Structure-activity relationships of KNEFIRFamide (AF1), a nematode FMRFamide-related peptide, on Ascaris suum muscle

J. W. Bowman, A. R. Friedman, D. P. Thompson, A. K. Ichhpurani, M. F. Kellman, N. Marks, A. G. Maule, Timothy G. Geary*

*Corresponding author for this work

Research output: Contribution to journalArticlepeer-review

42 Citations (Scopus)

Abstract

Analogues of KNEFIRFamide (Lys-Asn-Glu-Phe-Ile-Arg-Phe-NH2; AF1), an FMRFamide-related peptide (FaRP) originally isolated from Ascaris suum, were characterized in an A. suum muscle tension assay. AF1 had biphasic effects on this preparation, inducing a brief relaxation followed by excitation and spastic paralysis. Activity of AF1 in this assay was eliminated by N-terminal deletions and by deamidation of the carboxy-terminus. The potency of AF1 was greatly reduced by alanine substitution for any residue. Peptides that retained activity did not show the biphasic response observed with AF1, suggesting that the inhibitory and excitatory phases seen with AF1 may be due to activation of distinct receptors. The basis for the marked differences in potency observed between AF1 and the structurally related nematode FaRP, AF2 (KHEYLRFamide) was also tested. AF2 is approximately 1000-fold more potent than AF1 in this assay, but has physiological effects that are otherwise indistinguishable. KNEYIRFamide and KNEFLRFamide induced characteristic AF1/AF2 responses, but were much less potent than the native peptides. In contrast. KHEYIRFamide resembled AF1 in potency and pattern of responses. These data suggest that AF1 and AF2 act at distinct receptors, an hypothesis supported by the observation that KNEFIAFamide antagonized the effects of AF1 but not of AF2.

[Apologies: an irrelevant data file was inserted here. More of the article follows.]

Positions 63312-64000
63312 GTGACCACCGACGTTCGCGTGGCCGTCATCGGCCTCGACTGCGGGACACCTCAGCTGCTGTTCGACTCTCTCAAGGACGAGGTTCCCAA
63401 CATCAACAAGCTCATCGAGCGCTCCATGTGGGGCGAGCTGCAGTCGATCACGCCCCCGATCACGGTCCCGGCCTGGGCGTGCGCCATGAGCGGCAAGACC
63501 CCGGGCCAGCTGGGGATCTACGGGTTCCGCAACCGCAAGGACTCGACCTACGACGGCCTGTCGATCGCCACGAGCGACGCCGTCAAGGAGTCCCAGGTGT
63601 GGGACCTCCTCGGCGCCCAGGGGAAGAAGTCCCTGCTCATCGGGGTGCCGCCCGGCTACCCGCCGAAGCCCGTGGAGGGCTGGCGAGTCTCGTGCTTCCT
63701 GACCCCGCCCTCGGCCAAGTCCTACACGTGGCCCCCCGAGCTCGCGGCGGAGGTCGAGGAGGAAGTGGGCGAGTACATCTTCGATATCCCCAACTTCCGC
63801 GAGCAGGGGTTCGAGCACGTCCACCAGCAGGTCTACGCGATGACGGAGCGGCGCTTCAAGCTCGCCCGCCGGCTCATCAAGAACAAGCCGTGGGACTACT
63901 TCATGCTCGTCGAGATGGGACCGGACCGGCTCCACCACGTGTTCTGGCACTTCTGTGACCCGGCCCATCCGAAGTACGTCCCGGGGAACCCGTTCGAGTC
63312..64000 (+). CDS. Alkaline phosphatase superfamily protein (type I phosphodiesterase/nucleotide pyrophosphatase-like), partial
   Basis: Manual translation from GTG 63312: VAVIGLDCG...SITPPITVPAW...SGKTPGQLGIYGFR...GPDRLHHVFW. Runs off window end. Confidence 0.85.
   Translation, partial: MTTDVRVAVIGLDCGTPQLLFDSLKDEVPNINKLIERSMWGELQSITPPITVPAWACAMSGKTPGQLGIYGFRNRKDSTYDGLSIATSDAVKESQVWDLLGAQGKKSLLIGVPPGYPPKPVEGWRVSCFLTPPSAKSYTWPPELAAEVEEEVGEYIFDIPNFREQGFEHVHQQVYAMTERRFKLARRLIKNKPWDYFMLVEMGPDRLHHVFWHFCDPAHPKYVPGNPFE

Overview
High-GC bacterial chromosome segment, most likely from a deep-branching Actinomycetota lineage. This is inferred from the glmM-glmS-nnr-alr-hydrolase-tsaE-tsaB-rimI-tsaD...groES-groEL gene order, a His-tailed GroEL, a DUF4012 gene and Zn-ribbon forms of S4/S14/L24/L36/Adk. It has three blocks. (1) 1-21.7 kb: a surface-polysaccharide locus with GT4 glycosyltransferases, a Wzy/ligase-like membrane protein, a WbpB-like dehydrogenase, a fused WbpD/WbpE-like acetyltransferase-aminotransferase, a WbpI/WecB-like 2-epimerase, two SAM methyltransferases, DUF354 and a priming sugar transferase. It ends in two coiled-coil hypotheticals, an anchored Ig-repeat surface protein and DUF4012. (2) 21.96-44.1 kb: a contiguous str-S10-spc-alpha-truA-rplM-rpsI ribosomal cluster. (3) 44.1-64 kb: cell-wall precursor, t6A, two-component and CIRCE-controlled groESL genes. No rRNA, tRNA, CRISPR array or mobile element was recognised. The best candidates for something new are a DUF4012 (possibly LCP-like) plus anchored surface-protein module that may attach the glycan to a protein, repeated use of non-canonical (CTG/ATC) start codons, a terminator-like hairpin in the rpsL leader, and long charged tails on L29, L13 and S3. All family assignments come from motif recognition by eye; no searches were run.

Original languageEnglish
Pages (from-to)381-387
Number of pages7
JournalPeptides
Volume17
Issue number3
DOIs
Publication statusPublished - 01 Jan 1996

Keywords

  • Ascaris suum
  • FMRFamide
  • KNEFIRFamide
  • Nematode
  • Neuropeptide

ASJC Scopus subject areas

  • Biochemistry
  • Physiology
  • Endocrinology
  • Cellular and Molecular Neuroscience

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